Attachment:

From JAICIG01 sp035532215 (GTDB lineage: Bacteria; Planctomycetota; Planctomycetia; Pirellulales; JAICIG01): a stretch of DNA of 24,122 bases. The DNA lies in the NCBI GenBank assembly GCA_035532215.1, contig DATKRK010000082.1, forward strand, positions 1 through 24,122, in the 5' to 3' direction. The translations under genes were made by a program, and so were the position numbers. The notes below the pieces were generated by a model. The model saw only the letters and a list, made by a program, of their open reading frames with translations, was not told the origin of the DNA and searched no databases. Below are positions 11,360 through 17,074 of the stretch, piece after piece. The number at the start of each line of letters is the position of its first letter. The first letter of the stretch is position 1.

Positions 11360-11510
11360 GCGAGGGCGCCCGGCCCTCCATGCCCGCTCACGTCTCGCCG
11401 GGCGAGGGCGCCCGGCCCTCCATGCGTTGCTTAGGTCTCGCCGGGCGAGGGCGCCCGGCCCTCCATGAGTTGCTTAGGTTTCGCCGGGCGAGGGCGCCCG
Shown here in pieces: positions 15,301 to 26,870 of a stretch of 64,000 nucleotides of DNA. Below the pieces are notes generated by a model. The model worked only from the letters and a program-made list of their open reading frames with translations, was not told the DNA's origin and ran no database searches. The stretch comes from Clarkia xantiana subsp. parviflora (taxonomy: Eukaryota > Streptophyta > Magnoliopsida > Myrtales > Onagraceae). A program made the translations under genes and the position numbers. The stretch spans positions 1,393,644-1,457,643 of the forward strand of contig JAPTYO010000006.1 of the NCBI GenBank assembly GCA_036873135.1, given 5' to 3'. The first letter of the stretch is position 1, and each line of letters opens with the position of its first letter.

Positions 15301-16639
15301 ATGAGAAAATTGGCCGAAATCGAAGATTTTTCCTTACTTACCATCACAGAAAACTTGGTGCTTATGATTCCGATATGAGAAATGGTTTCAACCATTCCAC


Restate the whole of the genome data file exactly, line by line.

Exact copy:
From JAICIG01 sp035532215 (GTDB lineage: Bacteria; Planctomycetota; Planctomycetia; Pirellulales; JAICIG01): a stretch of DNA of 24,122 bases. The DNA lies in the NCBI GenBank assembly GCA_035532215.1, contig DATKRK010000082.1, forward strand, positions 1 through 24,122, in the 5' to 3' direction. The translations under genes were made by a program, and so were the position numbers. The notes below the pieces were generated by a model. The model saw only the letters and a list, made by a program, of their open reading frames with translations, was not told the origin of the DNA and searched no databases. Below are positions 11,360 through 17,074 of the stretch, piece after piece. The number at the start of each line of letters is the position of its first letter. The first letter of the stretch is position 1.

Positions 11360-11510
11360 GCGAGGGCGCCCGGCCCTCCATGCCCGCTCACGTCTCGCCG
11401 GGCGAGGGCGCCCGGCCCTCCATGCGTTGCTTAGGTCTCGCCGGGCGAGGGCGCCCGGCCCTCCATGAGTTGCTTAGGTTTCGCCGGGCGAGGGCGCCCG
Shown here in pieces: positions 15,301 to 26,870 of a stretch of 64,000 nucleotides of DNA. Below the pieces are notes generated by a model. The model worked only from the letters and a program-made list of their open reading frames with translations, was not told the DNA's origin and ran no database searches. The stretch comes from Clarkia xantiana subsp. parviflora (taxonomy: Eukaryota > Streptophyta > Magnoliopsida > Myrtales > Onagraceae). A program made the translations under genes and the position numbers. The stretch spans positions 1,393,644-1,457,643 of the forward strand of contig JAPTYO010000006.1 of the NCBI GenBank assembly GCA_036873135.1, given 5' to 3'. The first letter of the stretch is position 1, and each line of letters opens with the position of its first letter.

Positions 15301-16639
15301 ATGAGAAAATTGGCCGAAATCGAAGATTTTTCCTTACTTACCATCACAGAAAACTTGGTGCTTATGATTCCGATATGAGAAATGGTTTCAACCATTCCAC